PHP is everywhere. It’s the most popular and widely used server-side programming language by a large margin and that’s in large part due to its low barrier to entry. Because PHP is so easy to use, you’re going to find a plethora of developers on online job boards who are going to say they have a background in PHP and are ready to help you out with your WordPress project.
But when you’re looking for the right freelance PHP developer to take on your WP challenge, their ubiquity presents a challenge. It can be really tough (especially if you don’t have any engineering expertise yourself) to distinguish between an amateur and a developer with an advanced command of the language.
The wrong freelance PHP developer costs you time, money and can leave you with a broken WordPress site. Below are common missteps people take in the hiring process. Take a look at these mistakes and their fixes so you can feel confident that you’re bringing the right expert onboard.
Your job description is often going to be your first point of contact with potential candidates. Because PHP developers are everywhere, you should use your job description as a way to narrow down the candidate pool. If you have a generic post along the lines of “looking for an advanced PHP developer,” that doesn’t take you very far.
On the other hand, if you focus on specificity you’ll:
In your job description, you should introduce yourself and/or your company, explain exactly what your WordPress challenge is (are they focusing on the back-end components alone or are they going to be integrating front-end elements too?), and lay out what skills and qualifications you’re looking for.
Keep it neat and concise, but know there’s no such thing as too much attention to detail here. A well-crafted job description signals that you’re a serious and thoughtful client. This will go far towards attracting top-notch developers and weeding out beginners.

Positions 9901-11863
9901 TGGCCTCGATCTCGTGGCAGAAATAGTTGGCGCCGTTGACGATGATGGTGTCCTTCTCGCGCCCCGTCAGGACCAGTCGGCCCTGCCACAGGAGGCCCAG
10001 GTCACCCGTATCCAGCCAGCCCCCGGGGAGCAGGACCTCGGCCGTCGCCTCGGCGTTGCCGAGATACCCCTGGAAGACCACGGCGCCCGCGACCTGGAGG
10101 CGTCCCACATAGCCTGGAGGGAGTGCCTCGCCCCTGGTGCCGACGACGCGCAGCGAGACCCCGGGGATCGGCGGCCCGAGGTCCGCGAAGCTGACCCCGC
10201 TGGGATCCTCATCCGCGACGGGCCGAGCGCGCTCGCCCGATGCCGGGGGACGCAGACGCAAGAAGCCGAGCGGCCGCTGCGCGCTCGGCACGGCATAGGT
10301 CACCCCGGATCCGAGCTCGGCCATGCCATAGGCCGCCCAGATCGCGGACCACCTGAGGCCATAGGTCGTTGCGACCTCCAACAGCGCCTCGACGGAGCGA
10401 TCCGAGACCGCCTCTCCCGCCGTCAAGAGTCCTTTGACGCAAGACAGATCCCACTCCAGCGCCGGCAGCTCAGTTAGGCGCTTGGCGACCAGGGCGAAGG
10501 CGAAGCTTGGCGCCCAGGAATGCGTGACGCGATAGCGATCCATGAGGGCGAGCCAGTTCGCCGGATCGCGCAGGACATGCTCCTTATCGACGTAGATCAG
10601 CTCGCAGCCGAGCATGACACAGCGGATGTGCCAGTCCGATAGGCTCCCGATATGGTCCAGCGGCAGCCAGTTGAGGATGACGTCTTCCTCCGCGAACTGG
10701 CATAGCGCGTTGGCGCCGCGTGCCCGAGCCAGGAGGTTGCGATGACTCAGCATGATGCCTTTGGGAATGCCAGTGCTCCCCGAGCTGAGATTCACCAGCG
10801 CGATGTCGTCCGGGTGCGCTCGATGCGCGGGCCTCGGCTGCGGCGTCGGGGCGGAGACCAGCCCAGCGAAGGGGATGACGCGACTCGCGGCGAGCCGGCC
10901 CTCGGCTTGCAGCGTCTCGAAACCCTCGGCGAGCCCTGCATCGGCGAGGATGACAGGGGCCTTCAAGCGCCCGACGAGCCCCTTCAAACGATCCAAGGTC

Just like job descriptions are candidates’ first point of contact with you, their résumé is going to be one of your first points of contact with them. But take it as that: a first point of contact.
Don’t focus too much on a candidate’s educational pedigree – sure, a shiny degree with honors looks nice and is an indication that someone is hard worker, but when it comes to software development, that’s sort of all you can take from it.
In today’s tech world, high quality learning about engineering comes from all sorts of places, not just the classroom, so zooming in on someone’s university accolades isn’t the right place to focus.
You should also tread lightly when someone says they have “experience with” or are “knowledgeable in” PHP or any other language. What on earth does that mean? Think back to your high school and college foreign language classes. How long did you have “proficient in French/Spanish/Mandarin” because you went to a class once or twice a week?